Social inequalities in grip strength, physical function, and falls among community dwelling older men and women: findings from the Hertfordshire Cohort Study.
Syddall H., Evandrou M., Cooper C., Sayer AA.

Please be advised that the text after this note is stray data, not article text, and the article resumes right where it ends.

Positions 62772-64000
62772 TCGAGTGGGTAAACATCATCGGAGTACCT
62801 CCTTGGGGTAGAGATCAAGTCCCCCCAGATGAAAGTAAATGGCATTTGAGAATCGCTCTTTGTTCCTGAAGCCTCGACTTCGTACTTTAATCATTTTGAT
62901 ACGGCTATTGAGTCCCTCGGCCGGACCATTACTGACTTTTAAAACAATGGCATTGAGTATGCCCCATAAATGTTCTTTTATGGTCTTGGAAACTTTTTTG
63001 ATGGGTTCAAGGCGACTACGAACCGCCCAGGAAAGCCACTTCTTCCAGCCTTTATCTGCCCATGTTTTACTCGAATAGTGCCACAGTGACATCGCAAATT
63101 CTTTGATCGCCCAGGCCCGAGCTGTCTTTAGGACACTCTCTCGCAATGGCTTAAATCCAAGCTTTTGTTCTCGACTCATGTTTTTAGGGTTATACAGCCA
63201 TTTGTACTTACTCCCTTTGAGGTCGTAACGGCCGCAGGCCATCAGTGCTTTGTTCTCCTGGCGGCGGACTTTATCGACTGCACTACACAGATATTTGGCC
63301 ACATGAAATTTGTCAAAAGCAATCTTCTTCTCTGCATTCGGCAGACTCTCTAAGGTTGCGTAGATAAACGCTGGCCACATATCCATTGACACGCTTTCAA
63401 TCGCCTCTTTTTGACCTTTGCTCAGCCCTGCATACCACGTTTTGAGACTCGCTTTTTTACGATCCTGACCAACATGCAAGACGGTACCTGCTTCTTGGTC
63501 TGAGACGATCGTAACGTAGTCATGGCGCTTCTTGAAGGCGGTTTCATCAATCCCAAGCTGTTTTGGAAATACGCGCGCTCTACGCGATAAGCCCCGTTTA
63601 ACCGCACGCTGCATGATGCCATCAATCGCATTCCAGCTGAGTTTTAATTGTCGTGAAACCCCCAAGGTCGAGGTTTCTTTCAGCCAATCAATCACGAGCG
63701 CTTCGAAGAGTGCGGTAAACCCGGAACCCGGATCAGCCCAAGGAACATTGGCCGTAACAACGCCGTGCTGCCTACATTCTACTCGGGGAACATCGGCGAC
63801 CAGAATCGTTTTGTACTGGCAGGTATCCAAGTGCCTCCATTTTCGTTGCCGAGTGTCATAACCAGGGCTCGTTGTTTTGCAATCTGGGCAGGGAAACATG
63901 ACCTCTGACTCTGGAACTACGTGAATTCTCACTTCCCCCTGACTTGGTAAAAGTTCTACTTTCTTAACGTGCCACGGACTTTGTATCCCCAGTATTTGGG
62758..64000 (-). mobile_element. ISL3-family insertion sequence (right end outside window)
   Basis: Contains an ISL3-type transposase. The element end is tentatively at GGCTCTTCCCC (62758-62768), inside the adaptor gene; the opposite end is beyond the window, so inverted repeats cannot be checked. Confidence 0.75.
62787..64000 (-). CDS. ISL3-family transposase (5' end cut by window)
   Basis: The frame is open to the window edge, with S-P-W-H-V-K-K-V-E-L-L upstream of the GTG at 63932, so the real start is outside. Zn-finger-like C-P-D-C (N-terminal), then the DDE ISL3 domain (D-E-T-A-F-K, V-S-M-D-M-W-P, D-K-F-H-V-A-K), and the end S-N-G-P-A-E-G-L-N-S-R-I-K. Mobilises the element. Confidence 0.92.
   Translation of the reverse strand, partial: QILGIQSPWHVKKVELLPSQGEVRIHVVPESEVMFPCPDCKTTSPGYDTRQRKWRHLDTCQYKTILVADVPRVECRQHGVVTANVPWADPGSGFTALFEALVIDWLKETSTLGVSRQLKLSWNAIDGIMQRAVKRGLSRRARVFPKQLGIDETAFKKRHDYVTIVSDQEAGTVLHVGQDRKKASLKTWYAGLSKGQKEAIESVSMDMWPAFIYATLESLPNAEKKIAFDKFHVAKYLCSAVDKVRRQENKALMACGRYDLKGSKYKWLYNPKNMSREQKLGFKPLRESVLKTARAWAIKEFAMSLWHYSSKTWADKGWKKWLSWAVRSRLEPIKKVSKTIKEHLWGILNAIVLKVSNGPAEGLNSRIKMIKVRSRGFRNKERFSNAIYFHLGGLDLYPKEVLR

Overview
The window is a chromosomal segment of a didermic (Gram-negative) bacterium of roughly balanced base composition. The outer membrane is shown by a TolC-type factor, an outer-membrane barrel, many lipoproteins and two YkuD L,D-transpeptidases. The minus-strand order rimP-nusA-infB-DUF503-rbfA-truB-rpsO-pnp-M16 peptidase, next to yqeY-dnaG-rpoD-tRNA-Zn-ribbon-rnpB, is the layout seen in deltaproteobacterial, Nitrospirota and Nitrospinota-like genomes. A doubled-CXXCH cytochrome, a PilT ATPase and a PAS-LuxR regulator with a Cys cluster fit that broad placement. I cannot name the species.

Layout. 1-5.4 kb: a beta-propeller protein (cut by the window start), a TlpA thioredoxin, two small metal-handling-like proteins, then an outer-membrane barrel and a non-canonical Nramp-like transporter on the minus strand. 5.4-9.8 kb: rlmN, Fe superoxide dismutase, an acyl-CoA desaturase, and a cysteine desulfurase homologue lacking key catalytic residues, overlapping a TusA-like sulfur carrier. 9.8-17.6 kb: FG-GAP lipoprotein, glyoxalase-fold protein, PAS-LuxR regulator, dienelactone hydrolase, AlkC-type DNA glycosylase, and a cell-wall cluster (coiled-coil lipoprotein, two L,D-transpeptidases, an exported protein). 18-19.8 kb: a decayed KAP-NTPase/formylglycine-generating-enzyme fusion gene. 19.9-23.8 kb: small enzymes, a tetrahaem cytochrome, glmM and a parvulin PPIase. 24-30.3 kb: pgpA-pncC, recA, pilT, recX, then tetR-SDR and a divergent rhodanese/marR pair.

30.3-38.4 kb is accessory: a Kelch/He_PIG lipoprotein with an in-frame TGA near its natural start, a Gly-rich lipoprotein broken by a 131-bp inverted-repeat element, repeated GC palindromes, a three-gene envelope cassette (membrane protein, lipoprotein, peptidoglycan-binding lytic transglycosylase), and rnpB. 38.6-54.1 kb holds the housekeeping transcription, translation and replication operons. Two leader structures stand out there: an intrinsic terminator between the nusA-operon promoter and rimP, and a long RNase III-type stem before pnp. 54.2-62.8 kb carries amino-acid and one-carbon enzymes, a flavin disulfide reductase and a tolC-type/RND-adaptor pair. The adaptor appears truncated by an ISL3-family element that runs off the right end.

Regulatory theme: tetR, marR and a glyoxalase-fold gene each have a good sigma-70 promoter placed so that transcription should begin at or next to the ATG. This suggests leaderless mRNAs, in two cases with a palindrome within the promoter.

Objectives. To explore social inequalities in grip strength, SF-36 physical functioning (PF), and falls among older people. Methods. We analyzed data from 3,225 men and women (age 59-73 years) who participated in the Hertfordshire Cohort Study, United Kingdom. Car availability and home ownership were used as markers of material deprivation. Results. A total of 6.4% of men (17.7% women) had no car and 19.3% of men (23.1% women) did not own their home. Having fewer cars was associated with lower grip and poorer PF among men and women (p < .001), and increased falls among men (p < .001). Not owning one's home was associated with lower grip in men and women (p < .001) and poorer PF in men (p < .001). Lower social class was associated with falls among women only (p = .01). Discussion. There are social inequalities in grip strength, PF, and falls among older people. Interventions should consider the contribution of social inequalities to the problem.